The holy grail for every MSP of course is to be able to focus on higher value customers; those who have progressed up through the stack of services you offer and view you as a trusted partner.

Want to focus but not sure where to start?

Focussing on vertical markets can result in profitable business – but you need to do some groundwork first.

    • 1. Identify a likely niche
      If you’re just setting out or are looking to expand from one target market to encompass another, you will need to identify a niche that is not currently being served well by existing service providers – but at the same time, one where your services and expertise match requirements reasonably well.

      You need to be sure that there are enough potential customers to make it a viable niche – particularly if you have also set a geographical focus – and that they are likely to have the budget (and the inclination) to partner for managed services.

    • 2. Develop what you’ve got
      Focussing on a vertical where you have no experience at all will put you at a serious disadvantage to MSPs who have been working in that sector for years.

      But you may have developed a customer base in a particular vertical ‘accidentally’. This is your beachhead to develop further. These customers will provide valuable relationships for market intelligence/information gathering and could also serve to attract similar profile companies through testimonials and warm referrals.

    • 3. Know the scale of the task
      Operating in a vertical sector means you need to fully understand the way it works: trends, terminology and regulatory challenges -such as HIPAA for the US medical market, or anti-money laundering (AML) and know your customer (KYC) for financial services – in short, you need to be au fait with all aspects of the business environment.

      You will also have to identify what you need to add or tweak in your service offering to ensure you will be accepted in your chosen niche and can still deliver a quality service.

    • 4. Use your network
      Use industry partners and peer group members to help you to enter a new sector (or build on an existing one) by providing market intelligence, making introductions and possibly even through contact sharing.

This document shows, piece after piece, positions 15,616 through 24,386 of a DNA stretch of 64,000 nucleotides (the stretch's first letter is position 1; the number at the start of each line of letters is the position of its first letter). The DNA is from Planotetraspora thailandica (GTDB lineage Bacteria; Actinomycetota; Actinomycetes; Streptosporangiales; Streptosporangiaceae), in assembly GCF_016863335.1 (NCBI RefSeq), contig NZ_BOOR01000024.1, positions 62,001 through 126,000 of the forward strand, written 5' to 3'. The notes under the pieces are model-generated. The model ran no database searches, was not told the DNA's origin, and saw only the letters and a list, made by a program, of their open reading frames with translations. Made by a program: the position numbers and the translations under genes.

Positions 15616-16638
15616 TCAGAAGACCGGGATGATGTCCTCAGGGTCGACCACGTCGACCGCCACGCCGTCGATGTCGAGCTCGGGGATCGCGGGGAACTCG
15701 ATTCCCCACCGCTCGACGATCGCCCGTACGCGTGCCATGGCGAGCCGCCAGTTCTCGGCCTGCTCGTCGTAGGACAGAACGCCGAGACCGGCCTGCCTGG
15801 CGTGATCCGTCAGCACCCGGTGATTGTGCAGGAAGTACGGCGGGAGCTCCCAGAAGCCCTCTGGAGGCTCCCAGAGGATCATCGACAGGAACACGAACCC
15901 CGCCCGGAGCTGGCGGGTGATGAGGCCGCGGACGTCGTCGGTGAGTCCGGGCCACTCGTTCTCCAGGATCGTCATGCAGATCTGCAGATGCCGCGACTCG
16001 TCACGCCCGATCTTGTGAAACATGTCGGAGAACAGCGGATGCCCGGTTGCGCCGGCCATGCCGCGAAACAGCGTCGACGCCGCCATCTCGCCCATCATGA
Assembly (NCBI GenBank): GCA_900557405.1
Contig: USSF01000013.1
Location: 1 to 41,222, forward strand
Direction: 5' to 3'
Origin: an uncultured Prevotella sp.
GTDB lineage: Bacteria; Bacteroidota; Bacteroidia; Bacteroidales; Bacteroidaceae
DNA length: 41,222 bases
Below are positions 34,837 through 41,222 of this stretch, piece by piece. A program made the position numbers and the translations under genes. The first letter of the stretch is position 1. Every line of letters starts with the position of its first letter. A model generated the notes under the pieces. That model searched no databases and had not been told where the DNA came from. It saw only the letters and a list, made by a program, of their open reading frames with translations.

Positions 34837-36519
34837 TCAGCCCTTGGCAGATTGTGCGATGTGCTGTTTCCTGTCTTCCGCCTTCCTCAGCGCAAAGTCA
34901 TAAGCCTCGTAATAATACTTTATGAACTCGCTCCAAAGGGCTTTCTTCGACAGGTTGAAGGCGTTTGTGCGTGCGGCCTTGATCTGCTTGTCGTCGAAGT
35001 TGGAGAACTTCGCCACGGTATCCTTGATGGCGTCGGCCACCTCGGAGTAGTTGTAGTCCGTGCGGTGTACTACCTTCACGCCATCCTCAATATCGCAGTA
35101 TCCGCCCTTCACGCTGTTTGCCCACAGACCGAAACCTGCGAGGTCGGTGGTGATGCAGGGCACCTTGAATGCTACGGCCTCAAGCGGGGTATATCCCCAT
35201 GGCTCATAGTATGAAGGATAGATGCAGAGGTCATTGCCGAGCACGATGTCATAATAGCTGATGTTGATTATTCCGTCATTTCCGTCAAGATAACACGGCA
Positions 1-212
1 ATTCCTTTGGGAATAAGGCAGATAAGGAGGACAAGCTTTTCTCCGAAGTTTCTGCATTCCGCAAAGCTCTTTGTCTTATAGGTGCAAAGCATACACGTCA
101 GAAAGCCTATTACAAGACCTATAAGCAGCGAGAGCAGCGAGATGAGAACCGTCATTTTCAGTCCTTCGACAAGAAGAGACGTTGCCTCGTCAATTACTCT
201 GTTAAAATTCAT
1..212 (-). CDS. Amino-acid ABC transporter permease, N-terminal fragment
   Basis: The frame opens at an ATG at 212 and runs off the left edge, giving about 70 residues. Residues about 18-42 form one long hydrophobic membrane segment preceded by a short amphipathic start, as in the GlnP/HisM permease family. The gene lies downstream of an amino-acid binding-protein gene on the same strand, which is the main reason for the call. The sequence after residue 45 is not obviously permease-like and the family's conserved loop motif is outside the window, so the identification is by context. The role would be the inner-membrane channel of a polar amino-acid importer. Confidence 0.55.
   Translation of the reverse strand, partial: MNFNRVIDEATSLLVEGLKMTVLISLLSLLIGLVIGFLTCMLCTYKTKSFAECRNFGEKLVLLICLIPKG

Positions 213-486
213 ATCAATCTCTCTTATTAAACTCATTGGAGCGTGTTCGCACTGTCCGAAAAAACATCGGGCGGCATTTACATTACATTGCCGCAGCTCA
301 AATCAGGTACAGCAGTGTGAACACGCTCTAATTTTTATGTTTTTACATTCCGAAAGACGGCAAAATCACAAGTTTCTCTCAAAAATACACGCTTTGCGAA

• 5. Refine your marketing strategy
      As you narrow your focus it becomes much easier to build marketing messaging and sales campaigns that resonate with the specific information requirements and pain points of your target audience.

      It is also easier to use the experience you have gained to develop accurate buyer personas: who is involved in buying decisions for example – the business owner for small businesses or the heads of multiple departments (including marketing and HR these days) in a larger, more complex organisation; what are the pressures on each; what are the ‘hot buttons’ for each role?

What are other MSPs doing?

It seems that MSPs are increasingly taking the advice to target at least one vertical market.

Nearly three-quarters of companies at the top of MSPmentor’s 2016 MSP501 Worldwide List and Ranking reported serving clients in specific vertical industries, while 64% of MSPs surveyed by Datto also confirmed vertical specialisation.

By recognising and building up experience in vertical markets and other defined segments, you can target a particular audience more effectively, gain more insight into your customers and ultimately become a more trusted partner in their business.
 

[1] http://mspmentor.net/msp-mentor/welcome-2016-msp-501

[2] Datto’s 2017 State of the MSP Report